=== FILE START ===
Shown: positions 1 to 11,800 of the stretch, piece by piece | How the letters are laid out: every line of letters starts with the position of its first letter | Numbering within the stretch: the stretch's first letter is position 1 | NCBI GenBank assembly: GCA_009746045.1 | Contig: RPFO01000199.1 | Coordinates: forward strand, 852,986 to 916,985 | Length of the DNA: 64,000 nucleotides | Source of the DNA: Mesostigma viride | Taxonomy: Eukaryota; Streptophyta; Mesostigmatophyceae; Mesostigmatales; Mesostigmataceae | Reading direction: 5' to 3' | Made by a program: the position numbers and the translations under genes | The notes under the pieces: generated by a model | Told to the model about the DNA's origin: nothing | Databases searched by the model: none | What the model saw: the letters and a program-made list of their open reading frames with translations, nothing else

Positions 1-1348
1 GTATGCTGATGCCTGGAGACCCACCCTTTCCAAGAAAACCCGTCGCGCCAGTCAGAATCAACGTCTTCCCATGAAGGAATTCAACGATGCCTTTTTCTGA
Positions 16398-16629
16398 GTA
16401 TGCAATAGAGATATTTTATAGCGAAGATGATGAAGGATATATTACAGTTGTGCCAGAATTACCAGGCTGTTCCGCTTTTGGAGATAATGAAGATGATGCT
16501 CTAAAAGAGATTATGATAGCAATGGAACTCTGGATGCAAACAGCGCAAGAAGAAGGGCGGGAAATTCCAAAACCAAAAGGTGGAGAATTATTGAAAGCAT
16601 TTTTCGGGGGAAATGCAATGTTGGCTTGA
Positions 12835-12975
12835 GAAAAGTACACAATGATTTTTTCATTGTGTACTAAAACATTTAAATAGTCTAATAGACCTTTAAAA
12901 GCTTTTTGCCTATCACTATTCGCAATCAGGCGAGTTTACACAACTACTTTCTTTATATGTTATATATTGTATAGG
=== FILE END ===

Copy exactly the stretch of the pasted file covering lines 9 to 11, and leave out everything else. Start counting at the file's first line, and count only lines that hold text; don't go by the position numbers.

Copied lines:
Positions 12835-12975
12835 GAAAAGTACACAATGATTTTTTCATTGTGTACTAAAACATTTAAATAGTCTAATAGACCTTTAAAA
12901 GCTTTTTGCCTATCACTATTCGCAATCAGGCGAGTTTACACAACTACTTTCTTTATATGTTATATATTGTATAGG